Track The Attacker

This article originally appeared in The Observer magazine/Guardian Online

How good are you at understanding the psychology of criminal behaviour? The map below shows a number of violent attacks for which the police believe that the same person is responsible (indicated by black dots).Where do you think the attacker lives? The answer is shown at the bottom of the page.


Did you get it right? 

YES, call me “Cracker”! You have an intuitive understanding of the criminal mind, and have somehow internalised what forensic psychologists call the golden rule of offender behaviour: that most are impulsive, and don’t travel far to commit their crimes. So – as you know intuitively – the trick is just to place your X as close as possible to as many dots as possible.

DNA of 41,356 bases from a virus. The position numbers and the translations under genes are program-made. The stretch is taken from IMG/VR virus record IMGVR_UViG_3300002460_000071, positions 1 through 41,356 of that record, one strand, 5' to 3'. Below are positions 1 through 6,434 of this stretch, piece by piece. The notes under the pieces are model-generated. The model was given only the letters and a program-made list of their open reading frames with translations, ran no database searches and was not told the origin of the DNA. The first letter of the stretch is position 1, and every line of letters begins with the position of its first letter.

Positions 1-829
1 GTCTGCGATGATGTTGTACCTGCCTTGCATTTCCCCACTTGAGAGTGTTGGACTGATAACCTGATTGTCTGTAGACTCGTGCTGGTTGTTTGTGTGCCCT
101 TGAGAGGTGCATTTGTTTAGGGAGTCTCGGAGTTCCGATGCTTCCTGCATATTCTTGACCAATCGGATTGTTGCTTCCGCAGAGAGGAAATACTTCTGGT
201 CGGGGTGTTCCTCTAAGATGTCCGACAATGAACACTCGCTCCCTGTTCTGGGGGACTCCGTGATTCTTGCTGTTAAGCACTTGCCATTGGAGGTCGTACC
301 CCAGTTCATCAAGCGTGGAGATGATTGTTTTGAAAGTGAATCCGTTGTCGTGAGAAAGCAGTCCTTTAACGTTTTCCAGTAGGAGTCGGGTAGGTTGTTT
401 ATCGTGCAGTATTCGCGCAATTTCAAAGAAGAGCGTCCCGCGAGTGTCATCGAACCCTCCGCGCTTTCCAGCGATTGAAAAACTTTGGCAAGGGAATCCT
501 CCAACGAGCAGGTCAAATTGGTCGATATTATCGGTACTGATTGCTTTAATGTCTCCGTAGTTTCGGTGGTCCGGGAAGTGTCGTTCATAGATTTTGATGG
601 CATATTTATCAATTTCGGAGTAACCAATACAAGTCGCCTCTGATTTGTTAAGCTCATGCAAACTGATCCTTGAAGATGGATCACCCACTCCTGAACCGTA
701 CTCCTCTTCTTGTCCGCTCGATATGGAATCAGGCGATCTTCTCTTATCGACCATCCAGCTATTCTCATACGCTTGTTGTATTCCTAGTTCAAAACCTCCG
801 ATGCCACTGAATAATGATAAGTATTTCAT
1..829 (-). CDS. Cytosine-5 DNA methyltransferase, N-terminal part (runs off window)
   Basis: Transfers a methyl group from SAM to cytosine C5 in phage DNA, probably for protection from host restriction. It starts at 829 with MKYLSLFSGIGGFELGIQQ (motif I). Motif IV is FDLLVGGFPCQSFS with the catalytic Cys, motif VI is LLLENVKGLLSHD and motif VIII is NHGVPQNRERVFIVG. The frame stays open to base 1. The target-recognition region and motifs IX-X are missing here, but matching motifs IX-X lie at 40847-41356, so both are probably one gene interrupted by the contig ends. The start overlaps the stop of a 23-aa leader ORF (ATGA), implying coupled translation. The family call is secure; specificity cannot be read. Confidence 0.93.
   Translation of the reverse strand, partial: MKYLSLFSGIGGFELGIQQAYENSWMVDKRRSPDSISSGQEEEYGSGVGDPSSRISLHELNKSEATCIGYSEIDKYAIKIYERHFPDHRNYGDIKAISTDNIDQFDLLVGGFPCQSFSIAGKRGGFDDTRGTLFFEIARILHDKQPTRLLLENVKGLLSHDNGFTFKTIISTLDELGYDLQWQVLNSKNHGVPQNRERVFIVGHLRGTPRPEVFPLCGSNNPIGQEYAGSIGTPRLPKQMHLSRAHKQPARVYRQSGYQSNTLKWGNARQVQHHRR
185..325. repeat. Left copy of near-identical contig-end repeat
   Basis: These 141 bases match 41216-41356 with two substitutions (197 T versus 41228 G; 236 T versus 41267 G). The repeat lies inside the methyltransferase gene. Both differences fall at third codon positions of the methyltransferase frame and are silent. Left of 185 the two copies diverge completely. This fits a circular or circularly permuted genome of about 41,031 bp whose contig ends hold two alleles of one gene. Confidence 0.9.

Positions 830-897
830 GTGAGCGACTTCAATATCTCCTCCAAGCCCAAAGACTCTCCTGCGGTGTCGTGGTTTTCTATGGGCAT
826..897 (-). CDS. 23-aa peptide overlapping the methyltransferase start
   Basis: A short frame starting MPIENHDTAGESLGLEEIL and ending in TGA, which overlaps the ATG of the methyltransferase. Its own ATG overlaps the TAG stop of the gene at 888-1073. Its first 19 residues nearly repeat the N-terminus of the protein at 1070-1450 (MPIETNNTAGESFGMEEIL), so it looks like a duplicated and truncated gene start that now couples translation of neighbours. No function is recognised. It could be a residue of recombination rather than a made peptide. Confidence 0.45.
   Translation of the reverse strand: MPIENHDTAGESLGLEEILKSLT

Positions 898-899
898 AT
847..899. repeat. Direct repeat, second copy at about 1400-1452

NO, he got away! Don’t worry if you got it wrong; most people do, as the “golden rule” isn’t as obvious as it seems given the benefit of hindsight. The good news is that, after being told about this rule, would-be sleuths upped their accuracy to a level equivalent to the sophisticated software used by many police forces.

Snook, B., Taylor, P. J., & Bennell, C. (2004). Geographic profiling: The fast, frugal, and accurate way. Applied Cognitive Psychology18(1), 105-121.


Answer: The attacker probably lives in the Stoke Newington area.

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